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IN ACTIONS BOTH LEGAL AND EQUITABLE UNDER
CODES OF CIVIL PROCEDURE.
FORMS IN ACTIONS; IN SPECIAL PROCEEDINGS; IN PROVISIONAL REME-
DIES; AND OF AFFIDAVITS, NOTICES, ETC., ETC.
BY MORRIS M. ESTEE,
COUNSELOR AT LAW.
REVISED AND ADAPTED TO THE LATEST STATUTES AND DECISIONS,
PUL 2 6 1948
Entered according to Act of Congress, in the year 1878,
BY A. L. BANCROFT & Co.,
Entered according to Act of Congress, in the year of our Lord one
thousand eight hundred and sixty-nine, by
MORRIS M. ESTEE, In the Clerk's Office of the District Court of the United States,
for the District of California.
PREFACE TO SECOND EDITION.
THE preface to the original work states all that need be said as to its plan and scope. The great favor the work has met with from the profession, as well as its intrinsic merits, which are apparent without reference to its popularity, prohibited any change in its plan in this revision.
Considerable new matter has been introduced, especially in those parts relating to parties, and to pleadings in general; while new notes and new citations of authorities have been added throughout the work wherever it seemed necessary or desirable.
The original citations have also been carefully examined, and the errors incident to a new work, corrected. It is impracticable, in a work of this character, to give a statement of the point decided in each case referred to; but it is believed that each citation will be found to sustain directly, or illustrate the point, or subject, to which it is cited.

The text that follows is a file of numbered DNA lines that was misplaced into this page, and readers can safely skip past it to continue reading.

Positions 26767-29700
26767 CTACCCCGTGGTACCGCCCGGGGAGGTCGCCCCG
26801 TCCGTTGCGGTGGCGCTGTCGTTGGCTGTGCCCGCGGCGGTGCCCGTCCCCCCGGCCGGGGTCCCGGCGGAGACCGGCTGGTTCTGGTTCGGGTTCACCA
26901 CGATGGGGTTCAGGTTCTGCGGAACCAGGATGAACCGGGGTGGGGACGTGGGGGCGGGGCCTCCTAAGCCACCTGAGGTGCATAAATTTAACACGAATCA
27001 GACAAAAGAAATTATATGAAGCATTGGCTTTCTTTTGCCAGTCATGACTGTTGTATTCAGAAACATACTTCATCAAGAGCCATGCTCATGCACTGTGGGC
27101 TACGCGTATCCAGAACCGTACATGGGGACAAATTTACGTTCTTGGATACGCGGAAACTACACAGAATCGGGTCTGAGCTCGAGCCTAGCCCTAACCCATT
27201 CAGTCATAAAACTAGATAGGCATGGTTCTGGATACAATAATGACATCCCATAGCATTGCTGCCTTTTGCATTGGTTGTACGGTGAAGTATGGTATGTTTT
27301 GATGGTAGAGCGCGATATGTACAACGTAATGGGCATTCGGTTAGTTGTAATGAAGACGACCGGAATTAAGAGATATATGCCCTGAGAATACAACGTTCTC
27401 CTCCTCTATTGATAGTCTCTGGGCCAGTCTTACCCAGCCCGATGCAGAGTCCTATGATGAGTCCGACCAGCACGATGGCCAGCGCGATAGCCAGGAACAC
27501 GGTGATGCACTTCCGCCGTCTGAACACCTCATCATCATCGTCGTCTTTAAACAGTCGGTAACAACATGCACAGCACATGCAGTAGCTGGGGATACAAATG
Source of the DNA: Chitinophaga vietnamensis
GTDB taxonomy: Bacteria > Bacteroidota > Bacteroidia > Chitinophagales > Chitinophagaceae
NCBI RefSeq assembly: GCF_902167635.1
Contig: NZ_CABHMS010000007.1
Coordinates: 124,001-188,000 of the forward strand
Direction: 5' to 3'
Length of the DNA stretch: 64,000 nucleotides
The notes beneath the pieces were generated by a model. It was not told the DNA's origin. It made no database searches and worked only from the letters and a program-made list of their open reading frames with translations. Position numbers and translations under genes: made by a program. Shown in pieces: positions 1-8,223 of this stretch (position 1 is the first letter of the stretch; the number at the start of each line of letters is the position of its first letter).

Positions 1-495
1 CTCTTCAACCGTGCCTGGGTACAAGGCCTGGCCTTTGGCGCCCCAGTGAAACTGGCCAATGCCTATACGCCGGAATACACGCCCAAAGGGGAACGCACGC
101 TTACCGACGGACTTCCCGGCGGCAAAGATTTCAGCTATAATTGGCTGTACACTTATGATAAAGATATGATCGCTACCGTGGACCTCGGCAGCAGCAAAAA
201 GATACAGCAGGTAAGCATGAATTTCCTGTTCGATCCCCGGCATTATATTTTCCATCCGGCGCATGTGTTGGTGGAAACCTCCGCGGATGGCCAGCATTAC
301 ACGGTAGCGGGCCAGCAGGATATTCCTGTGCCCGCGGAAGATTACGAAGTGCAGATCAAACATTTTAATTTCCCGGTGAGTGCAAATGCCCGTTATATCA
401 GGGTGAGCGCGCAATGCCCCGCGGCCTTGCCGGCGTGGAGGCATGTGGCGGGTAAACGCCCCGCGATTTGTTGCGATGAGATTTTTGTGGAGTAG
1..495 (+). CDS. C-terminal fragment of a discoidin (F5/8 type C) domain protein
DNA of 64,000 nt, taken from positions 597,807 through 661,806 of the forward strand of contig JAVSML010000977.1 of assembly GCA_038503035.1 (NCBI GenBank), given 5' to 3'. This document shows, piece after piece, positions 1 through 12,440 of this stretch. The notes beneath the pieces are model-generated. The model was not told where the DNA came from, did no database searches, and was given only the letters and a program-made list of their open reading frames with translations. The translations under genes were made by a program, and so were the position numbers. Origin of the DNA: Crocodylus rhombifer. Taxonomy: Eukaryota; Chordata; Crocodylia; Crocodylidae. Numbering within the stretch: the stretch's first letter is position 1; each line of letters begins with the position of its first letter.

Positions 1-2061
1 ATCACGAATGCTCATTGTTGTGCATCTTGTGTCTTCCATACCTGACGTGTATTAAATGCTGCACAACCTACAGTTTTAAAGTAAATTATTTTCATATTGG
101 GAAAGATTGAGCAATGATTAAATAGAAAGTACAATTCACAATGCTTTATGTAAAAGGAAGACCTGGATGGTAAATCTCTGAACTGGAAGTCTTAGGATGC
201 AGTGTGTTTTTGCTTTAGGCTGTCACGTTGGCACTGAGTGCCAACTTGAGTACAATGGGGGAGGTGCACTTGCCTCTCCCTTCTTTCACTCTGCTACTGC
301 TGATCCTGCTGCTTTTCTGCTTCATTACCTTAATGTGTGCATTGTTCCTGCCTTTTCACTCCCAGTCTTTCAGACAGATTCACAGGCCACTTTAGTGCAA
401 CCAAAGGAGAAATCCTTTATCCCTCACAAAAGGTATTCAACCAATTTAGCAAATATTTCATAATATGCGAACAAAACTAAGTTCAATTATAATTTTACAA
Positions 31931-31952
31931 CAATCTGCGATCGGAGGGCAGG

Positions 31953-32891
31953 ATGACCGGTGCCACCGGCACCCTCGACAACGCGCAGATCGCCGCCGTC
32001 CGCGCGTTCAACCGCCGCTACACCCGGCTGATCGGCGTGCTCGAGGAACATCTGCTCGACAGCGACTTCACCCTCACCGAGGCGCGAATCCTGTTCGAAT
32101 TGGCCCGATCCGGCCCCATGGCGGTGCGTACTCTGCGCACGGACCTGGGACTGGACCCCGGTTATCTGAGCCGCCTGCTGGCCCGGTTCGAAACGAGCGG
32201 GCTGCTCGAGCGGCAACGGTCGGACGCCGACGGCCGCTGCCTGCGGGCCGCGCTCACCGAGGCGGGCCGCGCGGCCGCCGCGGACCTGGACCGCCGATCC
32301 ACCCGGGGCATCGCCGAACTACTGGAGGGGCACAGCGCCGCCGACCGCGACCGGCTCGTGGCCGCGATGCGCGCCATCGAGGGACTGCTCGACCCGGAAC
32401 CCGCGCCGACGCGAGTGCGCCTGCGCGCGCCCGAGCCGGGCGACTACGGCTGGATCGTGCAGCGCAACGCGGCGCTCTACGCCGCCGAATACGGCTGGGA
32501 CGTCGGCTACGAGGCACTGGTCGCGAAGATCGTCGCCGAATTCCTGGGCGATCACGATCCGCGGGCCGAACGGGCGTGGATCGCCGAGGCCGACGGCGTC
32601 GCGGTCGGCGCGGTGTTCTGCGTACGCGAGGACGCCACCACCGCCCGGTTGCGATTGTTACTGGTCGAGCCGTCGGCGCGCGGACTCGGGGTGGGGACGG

The forms have also been carefully examined, and, so far as necessary, corrected; and in the second and third volumes will be found many forms not contained in the original work.
At the time the original work was written, the Practice Act was in force in California-since that time the Civil Code and the Code of Civil Procedure have been adopted. So far as these codes have changed the law or practice in that State upon subjects treated of, such changes have been stated or reference made thereto; and wherever a code is cited without giving the name of the State, the codes of California are intended.
While the code of each State, having one, differs in many particulars from that of every other, yet it will be found that all are based upon common principles, and practitioners in